Counting sheep in New Zealand

This past December I boarded a plane and flew around the world to New Zealand and Australia. I spent most of my time on an organized tour in New Zealand. As I travelled across both the north and south islands, I was able to take in some of the country’s agriculture. In January I shared my observations of New Zealand agriculture with the Manitoba Rural Adaptation Council (MRAC) Board of Directors. I’ve decided to travel back in time and share those observations and some photos with all of you on this blog.

Because of New Zealand’s small size, we were able to quickly drive from one location to the next. Riding shot gun I was able to view the breathtaking countryside. It was not unusual to see a rolling valley filled with grazing sheep give way to a looming mountain range that stretched into the clear blue waters of a pristine lake.

The bright blue waters of Lake Tekapo, south island NZ.

New Zealand is known for its sheep so it’s appropriate that I attended a sheep show at the Agrodome on the north island where I saw 19 different breeds of sheep. And there are sheep all over the countryside. Apparently there are more sheep (app. 32 million) than people (app. 4 million) in New Zealand. For many years sheep farming was the most important agricultural industry in New Zealand. It has now been taken over by dairy farming. Dairy cows (some beef cows) dotted the green landscape. Raising deer is also popular in the country and venison is on most restaurant menus.

19 different breeds of sheep at the Agrodome sheep show, Rotorua, north island NZ.
I just had to throw this in - a cow crossing sign. I saw quite a few of them.

The honey industry is also alive and well. Colorful bee hives could be found in a variety of places. We even played a driving game – spot the bee hives. We also stopped at a Honey Hive for some delicious samples. 

In parts of both islands I saw various crops such as wheat, oats, barley, maize and forages. A lot of the fields, including pasture land, had irrigation systems in place. I also noted the small size of the fields compared to Canada and the U.S.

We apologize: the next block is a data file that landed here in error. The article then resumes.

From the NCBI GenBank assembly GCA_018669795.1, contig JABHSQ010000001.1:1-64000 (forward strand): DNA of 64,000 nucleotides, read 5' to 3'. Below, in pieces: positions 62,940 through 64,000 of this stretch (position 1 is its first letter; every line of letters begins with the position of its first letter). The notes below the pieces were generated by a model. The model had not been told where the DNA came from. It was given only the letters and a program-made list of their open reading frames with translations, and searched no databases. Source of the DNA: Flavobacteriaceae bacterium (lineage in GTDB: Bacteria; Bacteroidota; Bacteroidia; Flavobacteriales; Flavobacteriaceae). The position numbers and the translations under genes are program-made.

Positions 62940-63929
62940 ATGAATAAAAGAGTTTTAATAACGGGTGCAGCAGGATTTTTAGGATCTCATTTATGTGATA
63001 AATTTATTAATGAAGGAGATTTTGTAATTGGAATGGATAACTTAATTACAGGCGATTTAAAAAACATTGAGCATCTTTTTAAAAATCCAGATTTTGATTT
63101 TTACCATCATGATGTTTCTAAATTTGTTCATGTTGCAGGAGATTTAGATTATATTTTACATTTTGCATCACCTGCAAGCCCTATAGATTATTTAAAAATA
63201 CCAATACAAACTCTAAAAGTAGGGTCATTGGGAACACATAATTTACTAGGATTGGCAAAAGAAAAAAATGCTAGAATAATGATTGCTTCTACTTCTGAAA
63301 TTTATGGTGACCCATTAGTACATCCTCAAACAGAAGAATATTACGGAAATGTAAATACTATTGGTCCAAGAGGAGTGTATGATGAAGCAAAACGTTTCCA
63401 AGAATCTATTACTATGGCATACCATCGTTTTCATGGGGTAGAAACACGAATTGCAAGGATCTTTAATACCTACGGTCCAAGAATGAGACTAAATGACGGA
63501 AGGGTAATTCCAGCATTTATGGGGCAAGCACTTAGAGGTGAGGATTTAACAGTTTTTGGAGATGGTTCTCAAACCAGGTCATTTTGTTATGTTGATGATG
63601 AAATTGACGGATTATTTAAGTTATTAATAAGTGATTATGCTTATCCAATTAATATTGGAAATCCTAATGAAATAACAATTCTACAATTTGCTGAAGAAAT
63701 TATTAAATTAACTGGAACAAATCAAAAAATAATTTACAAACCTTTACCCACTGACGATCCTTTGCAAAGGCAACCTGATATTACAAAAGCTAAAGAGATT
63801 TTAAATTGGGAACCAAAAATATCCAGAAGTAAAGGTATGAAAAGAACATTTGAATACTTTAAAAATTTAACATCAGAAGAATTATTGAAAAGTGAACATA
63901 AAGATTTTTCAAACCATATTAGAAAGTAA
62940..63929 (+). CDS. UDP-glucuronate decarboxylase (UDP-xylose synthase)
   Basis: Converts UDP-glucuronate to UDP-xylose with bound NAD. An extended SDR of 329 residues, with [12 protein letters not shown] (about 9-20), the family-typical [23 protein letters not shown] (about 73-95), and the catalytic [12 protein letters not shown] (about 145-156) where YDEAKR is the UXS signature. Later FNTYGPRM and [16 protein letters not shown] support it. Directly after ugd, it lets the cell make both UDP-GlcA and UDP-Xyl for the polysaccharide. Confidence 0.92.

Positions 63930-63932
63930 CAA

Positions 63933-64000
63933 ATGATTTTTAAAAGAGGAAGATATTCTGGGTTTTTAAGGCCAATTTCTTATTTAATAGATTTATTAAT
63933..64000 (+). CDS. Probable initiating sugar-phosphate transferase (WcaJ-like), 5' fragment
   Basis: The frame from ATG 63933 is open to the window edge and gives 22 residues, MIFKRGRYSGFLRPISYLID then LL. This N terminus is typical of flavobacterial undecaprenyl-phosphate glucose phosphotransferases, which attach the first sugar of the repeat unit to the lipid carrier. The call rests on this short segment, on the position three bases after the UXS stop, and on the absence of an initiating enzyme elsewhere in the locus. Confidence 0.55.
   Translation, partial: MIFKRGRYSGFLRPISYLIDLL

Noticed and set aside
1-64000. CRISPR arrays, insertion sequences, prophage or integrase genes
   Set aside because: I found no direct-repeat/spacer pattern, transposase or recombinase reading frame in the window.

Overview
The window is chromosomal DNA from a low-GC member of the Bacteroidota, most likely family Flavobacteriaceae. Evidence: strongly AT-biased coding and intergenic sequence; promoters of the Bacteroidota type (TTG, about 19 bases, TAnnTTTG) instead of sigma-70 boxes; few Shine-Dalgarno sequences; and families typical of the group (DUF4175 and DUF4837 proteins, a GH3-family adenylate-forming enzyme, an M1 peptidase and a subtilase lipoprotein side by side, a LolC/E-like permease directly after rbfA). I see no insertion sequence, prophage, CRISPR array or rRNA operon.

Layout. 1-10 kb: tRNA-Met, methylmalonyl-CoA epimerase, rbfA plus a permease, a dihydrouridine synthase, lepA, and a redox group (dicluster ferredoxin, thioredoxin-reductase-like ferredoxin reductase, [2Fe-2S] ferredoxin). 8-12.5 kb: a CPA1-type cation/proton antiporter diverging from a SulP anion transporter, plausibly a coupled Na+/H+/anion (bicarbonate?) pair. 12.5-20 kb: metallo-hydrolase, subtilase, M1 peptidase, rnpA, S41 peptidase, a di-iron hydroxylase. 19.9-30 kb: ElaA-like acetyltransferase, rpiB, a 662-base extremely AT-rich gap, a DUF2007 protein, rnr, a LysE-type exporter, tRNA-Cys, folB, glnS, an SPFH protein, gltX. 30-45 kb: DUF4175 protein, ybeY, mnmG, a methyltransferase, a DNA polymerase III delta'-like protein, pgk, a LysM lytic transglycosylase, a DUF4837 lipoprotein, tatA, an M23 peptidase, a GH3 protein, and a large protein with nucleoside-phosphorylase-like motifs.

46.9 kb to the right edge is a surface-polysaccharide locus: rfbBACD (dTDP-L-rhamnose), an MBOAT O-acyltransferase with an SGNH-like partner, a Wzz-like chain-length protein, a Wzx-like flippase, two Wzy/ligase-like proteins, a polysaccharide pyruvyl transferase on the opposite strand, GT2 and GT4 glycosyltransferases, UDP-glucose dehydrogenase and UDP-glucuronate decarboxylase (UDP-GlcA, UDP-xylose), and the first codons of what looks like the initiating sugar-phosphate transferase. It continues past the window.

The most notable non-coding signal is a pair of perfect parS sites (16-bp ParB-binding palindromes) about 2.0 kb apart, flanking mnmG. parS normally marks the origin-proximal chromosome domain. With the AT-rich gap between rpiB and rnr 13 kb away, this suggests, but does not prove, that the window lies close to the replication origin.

An irrigated field on the south island NZ. This is one of the larger fields I saw.

Fruit crops are also big in New Zealand. The two main exports are kiwi fruit and apples. They also grow a tasty fruit called feijoa, (also known as pineapple guava).

Feijoa fruit growing on trees, north island NZ.

And finally, let’s not forget about New Zealand wine. The kiwis love their wine. We visited two wineries – a small wine cellar started by a farmer on the north island, and one of the country’s largest wine companies, Brancott Estates, located on the south island. Cheers!

Wine tasting at the Wine Cellar, north island NZ.

Interested in reading all about my down under adventure? Check out my travel blog at


4 thoughts on “Counting sheep in New Zealand

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  1. I am glad you found my blog too! Use Canadian girls have to stick together. I traveled to Australia last fall and loved it! You’ll have to check out some of my posts. I too saw thousands of sheep. When I was at the Sheep and Meat Council of Australia they told me id every American was to eat just one pound of lamb a year they world sheep supplies would be depleted, that is how low there numbers are right now.

    Also, I love your post on Skinny Bitch. I read the book as well and couldn’t even put into words how furious I was. Those are the kind of people that will never take the time to hear out our message.
    Stop by the blog anytime!

    1. Thanks for commenting, Crystal! I’ll definitely check out your posts from Australia. I was only able to spend about 10 days on the east coast of Australia (Sydney, Brisbane, Cairns) but I loved it there. Definitely want to go back and explore more. I kept a travel blog while I was down under. Here’s the link if you’re interested in checking it out: I had some crazy adventures (jumping out of an airplane… etc). And if you have any book suggestions for me, please let me know.

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